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Dorothy Day: Catholic Workers and the Vietnam War

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  1. Introduction
  2. The founder of the Catholic Worker Movement
  3. A poetic overview of her experience as a Catholic Worker
  4. Catholic Worker Movement not centered around camaraderie and hospitality for the poverty-stricken people of America
  5. Interview with Joe Zarrella: Emphasis on one of the ideals over the other of the Catholic Worker Movement
  6. Examples of dissent of the American public in regard to the Vietnam War
  7. Guilt and revulsion for the war
  8. Conclusions
  9. References

The United States is often depicted as a giant stew of people: a large mishmash of various heritages, backgrounds, and religions. How then could a tiny band of Roman Catholics affect an entire nation's opinion of the Vietnam War? The Vietnam War was a period of major unrest and public action in the United States. A large anti-war movement began, growing in momentum and power so quickly that students were actually killed during anti-war demonstrations. The anti-war sentiment of the American public could be attributed to many conflicting emotions: anger, resentment, sorrow. However, studying the pacifism of the Catholic Worker Movement as a microcosm of the American public reveals that the anti-war sentiment during the Vietnam War was a result of guilty responsibility.

[...] In Dorothy Day's autobiography and various Catholic Workers' interview, a feeling of guilt was revealed to be a driving force behind the formation of the Catholic Worker Movement. The Catholic Worker was later revealed in Klejment's essay to be a portion of the large American anti-war movement. This has elucidated the idea that the motivation behind the American public's anti-war movement during the Vietnam War was a guilty responsibility of the citizens, and this idea was supported by editorials, editorial cartoons, and letters to the editor in newspapers at the time. [...]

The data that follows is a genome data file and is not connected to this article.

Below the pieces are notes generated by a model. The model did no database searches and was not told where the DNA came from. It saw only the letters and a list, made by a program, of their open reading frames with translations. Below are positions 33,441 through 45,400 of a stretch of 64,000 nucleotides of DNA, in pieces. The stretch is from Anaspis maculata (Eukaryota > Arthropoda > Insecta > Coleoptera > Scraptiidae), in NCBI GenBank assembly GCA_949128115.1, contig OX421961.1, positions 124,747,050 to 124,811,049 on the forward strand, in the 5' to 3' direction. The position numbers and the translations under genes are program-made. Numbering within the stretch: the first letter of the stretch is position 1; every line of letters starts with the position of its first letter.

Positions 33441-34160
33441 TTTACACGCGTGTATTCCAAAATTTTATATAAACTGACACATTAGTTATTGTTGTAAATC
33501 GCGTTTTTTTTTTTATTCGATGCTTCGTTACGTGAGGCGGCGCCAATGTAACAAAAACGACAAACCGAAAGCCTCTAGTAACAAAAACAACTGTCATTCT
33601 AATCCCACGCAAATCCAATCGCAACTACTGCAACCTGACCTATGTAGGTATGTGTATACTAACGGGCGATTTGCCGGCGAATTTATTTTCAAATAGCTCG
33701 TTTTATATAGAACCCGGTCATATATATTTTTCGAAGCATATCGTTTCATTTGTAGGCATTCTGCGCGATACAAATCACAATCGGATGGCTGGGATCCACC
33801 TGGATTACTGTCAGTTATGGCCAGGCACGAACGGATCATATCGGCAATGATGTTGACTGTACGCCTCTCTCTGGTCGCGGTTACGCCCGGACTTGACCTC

[...] In Klejment and Roberts's essay, Catholic Worker and the Vietnam a long description of the Catholic Worker's stance on issues is given, followed by a history of the various forms of non-violent protests held during the Vietnam War and their relation to Catholic Workers. Catholic Worker protests against the Vietnam War included picketing the ?residence of the Vietnamese observer to the United Nations,? signing a ?complicity statement, which committed signers to refuse cooperation with the U.S. government's efforts in Vietnam,? burning draft cards, raiding draft boards, and encouraging people to resist war taxes by living in poverty.[7] Throughout the entire war, the Catholic Worker newspaper continued to be printed and distributed, which included articles by Day and others encouraging pacifism. [...]

[...] Day sets the mood for the idea of guilt from the very first word of her autobiography; her introduction is entitled ?Confession.?[1] Her first sentence describes the feeling of going to confession on a hot summer night,[2] revealing that she means ?confession? not in the sense of a personal confession to the reader, but rather in the sense of the Catholic Sacrament of Confession, which involves a sinner feeling guilty for his sins and begging God for forgiveness. In this way, Day begins the description of her entire life with the idea of guilt and responsibility. [...]

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